If you are like a lot of other competent and self sufficient people, you may think that no one else can do certain tasks or jobs better than you. This can be especially true for managers and team leaders in the work place as well as mothers at home. In such cases, you may feel that you know exactly what you want and how best to do it. There is a very common saying, "If you want something done right, do it yourself." While this attitude is great, the problem with this logic is that for a small list of tasks this might be manageable, but as the task list grows you will never ever be able to stay on top of things. You have two choices. You can continue on by working longer and harder but eventually the workload will become just too great resulting in feeling totally overwhelmed and stressed. Or alternatively you can learn to delegate tasks to others.
So why exactly don't you like delegating? Here are some common reasons.
- There is no one else that can perform the task.
- There is a risk that the even though the task will be completed, mistakes will be made.
- There is no else that can complete the task quickly enough.
- There is a concern of shirking off of responsibilities.
- Delegating may require investing precious time in another individual.
These reasons may be valid but there are many benefits to delegating work. Firstly by delegating, you will not be overwhelmed with tasks which means the tasks you do choose to perform will be done well. Trying to take on too much can result in less than satisfactory outcomes. Secondly, by delegating, you have an opportunity to work on higher priority tasks which can actually strengthen your position in an organisation. Thirdly, by sharing the work around, you give others the chance to potentially learn new skills and take on more responsibility. This means as people grow underneath you, you will naturally be pushed higher up in the company. It also means that you will be seen as a good manager that gets good results from your team, making you a likely candidate for future promotion.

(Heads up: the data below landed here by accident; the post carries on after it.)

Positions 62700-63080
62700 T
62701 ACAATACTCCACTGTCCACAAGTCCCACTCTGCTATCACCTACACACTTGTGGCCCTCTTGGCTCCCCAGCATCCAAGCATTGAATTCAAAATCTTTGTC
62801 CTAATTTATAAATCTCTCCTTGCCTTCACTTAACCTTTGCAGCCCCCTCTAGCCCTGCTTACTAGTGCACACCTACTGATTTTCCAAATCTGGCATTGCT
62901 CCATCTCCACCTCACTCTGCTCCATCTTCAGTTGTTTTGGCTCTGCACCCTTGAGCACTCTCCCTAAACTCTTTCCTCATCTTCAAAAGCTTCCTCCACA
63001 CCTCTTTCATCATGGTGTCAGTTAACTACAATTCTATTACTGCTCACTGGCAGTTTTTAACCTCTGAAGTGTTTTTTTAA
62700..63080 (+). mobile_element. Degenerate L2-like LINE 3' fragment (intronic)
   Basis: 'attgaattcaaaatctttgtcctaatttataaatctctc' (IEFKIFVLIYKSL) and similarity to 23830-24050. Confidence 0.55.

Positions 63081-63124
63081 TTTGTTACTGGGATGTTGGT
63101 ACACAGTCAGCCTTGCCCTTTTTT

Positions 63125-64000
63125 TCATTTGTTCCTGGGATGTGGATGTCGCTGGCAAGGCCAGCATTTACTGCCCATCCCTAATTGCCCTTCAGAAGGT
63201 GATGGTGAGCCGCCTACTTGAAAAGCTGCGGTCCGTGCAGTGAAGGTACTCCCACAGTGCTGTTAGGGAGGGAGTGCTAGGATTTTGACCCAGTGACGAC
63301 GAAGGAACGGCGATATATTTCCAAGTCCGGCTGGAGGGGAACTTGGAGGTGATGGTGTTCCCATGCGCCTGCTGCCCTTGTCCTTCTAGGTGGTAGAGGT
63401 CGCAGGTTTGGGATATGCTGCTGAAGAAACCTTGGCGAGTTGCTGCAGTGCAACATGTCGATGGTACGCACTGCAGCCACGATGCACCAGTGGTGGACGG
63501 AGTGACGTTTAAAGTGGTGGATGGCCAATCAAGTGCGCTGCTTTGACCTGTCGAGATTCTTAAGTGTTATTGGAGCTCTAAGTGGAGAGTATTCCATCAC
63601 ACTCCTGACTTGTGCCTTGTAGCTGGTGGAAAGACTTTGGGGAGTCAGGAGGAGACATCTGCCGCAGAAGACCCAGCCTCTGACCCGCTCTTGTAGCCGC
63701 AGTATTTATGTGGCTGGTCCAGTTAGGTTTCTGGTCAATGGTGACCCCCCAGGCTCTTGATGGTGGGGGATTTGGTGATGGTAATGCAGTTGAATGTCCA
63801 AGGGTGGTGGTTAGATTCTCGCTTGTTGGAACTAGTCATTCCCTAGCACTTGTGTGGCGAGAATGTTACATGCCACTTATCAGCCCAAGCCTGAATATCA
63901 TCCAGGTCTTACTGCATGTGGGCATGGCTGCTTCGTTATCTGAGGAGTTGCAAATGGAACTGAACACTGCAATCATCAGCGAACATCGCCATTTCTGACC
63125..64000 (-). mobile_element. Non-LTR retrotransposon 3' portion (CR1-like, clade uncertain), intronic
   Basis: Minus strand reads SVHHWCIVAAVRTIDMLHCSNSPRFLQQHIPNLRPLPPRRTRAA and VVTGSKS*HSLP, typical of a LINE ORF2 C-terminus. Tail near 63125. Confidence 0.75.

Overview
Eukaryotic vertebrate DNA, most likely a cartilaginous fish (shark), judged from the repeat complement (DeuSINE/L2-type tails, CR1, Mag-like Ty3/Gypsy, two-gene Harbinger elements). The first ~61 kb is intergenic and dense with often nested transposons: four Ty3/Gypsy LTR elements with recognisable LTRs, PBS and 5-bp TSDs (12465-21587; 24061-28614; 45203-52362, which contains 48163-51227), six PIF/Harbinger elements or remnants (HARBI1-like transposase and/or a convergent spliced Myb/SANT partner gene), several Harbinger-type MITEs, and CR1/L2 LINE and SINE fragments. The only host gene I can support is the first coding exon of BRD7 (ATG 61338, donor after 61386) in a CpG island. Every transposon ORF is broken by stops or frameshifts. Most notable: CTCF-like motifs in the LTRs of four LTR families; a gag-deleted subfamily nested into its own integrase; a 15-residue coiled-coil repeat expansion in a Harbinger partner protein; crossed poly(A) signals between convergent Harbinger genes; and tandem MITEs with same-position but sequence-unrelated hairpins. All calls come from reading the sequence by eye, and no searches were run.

When delegating, there are a few things that you should keep in mind. If you are new to delegating, you can start small by farming out easy tasks. This will minimize the amount of time you need to spend with the individuals, reducing the learning curve and chance of mistakes. For larger tasks, pick the person who you think is capable and willing to learn. You will have to accept that the person may need some time to be trained and initially require close supervision. This is best viewed as an investment of your time that will eventually consume less and less of your time as the individual becomes more competent in the task - that is, short term pain for long term gain.
To ensure the task is completed successfully, set clear expectations and deadlines. While you will define the required outcome, ensure the individuals are given enough scope to work autonomously, promoting creativity in thinking and approach to the task. You will also need to be clear about the level of authority the individuals have in order to get the job done, that is stipulate whether other people can be hired as well as any budget limits. Most importantly you will need to define the key performance indicators (KPI) that will be used to measure the performance of the individuals and quality of the outcome.
Throughout the entire task, or project, keep following up with the individuals until the task has been completed. This will ensure that larger tasks do not go off the rails. If you maintain an open mind, you may just find there is indeed a better way of doing some things compared to how it had been done in the past. Finally let the individuals, YOUR TEAM, know when they have done good work. If certain things could have been done better, suggest an alternative in an encouraging manner. By building their self confidence, it is more likely they will complete the task more efficiently and to higher standard next time.
As you can, the art of delegation is an extremely important skill to have as you rise up in an organisation and even at home. It allows you to manage your ever increasing workload concentrating on the most important tasks at hand. Potentially it can significantly reduce the stress associated with your role at work or at home, while increasing the responsibility and level of enjoyment of those under you as they take on new tasks.